Last winter all three kids and I got sick at the same time. We ended up with a loooooong three weeks of coughing, sneezing and that overall icky feeling. My friend Corri brought me a bottle of her homemade elderberry syrup to help with the cough and to get us back on our feet. I never had heard of elderberry syrup before, but at the time I was happy to take anything that would make my little ones and me feel better. Not only did it taste amazing, but also it helped with that stubborn cough. Soon we felt better, but my kids still begged for a sip of the elderberry syrup (or, as my 7-year-old calls it, elly-belly syrup). Corri told me that elderberry syrup also boosts the immune system, that it is good to take at times other than when you have a cold. Well, now I have learned more about this miracle syrup and plan to make my own this year.
Elderberry syrup is made from the dark berries of the elderberry bush. The berries and flowers are well known for their health benefits and many uses in food, wine, and even as medicine. Elderberries contain tannin, amino acids, flavonoids, as well as vitamins A, B and a large amount of Vitamin C; and are rich in antioxidants that can boost the immune system. During late summer, clusters of berries begin to ripen where the flowers used to be. They must be cooked, though, before used because they’re poison when consumed raw.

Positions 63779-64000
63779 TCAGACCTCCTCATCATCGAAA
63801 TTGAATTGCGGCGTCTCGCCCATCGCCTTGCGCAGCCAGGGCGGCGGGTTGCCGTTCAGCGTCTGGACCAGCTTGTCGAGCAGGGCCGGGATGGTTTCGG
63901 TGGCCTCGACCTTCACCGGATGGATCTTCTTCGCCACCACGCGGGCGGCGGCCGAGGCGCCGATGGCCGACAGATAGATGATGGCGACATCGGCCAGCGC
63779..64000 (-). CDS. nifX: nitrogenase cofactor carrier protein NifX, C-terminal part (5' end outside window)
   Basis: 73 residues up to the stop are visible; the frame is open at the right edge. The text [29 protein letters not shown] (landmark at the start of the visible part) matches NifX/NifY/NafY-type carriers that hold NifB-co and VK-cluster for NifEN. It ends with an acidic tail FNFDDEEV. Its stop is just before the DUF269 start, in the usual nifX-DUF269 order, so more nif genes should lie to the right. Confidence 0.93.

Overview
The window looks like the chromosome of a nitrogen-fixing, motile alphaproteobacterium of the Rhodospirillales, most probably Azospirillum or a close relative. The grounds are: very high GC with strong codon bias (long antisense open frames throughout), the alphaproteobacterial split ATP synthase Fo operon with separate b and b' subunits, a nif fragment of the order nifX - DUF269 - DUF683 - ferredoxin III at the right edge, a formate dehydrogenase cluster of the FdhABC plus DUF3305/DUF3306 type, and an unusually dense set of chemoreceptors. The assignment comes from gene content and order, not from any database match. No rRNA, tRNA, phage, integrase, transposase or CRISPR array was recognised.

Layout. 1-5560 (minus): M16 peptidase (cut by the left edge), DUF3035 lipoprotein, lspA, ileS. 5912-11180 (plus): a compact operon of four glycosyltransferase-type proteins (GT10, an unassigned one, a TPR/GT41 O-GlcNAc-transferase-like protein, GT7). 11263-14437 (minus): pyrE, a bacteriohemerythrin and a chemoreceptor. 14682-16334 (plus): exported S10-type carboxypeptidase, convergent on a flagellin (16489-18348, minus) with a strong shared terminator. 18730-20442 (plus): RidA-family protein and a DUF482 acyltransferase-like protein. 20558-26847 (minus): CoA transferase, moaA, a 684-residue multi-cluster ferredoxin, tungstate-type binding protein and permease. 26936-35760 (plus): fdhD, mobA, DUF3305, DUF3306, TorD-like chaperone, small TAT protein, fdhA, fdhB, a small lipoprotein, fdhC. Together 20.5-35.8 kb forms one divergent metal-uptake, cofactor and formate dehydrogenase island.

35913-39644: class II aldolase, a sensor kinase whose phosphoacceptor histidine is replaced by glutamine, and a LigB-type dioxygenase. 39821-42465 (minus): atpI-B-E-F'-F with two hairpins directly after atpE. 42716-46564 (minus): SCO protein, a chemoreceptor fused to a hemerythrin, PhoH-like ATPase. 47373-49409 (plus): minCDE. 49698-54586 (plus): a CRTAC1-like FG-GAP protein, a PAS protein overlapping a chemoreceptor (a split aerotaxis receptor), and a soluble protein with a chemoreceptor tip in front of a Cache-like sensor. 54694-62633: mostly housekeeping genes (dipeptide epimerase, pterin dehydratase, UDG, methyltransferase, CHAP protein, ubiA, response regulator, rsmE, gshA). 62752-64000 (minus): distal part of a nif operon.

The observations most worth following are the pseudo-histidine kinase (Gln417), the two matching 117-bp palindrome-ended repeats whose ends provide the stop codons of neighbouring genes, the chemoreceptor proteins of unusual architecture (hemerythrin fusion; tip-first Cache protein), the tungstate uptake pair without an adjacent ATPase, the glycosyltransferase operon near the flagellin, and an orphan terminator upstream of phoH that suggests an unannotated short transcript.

To prevent illness and boost the immune system, take 1 tsp. a day; when fighting illness, take up to 3 tsp. a day. The recipe below contains raw honey, which is not recommended for children under the age of 12 months.
Elderberry syrup recipe from The Healthy Home Economist:
Makes about 6-8 small bottles of elderberry syrup
Place elderberries and filtered water in a medium saucepan. Bring to a boil, reduce heat, and simmer on medium-low for 30 minutes. Mash the elderberries to release any remaining juice. Using cheesecloth, strain the mixture into a glass bowl. When the liquid has come to room temperature, gently stir in the raw honey and mix thoroughly.
Store in labeled 8- or 12-ounce amber glass bottles.
This mixture will last many months in a cool, dark pantry or in the refrigerator.
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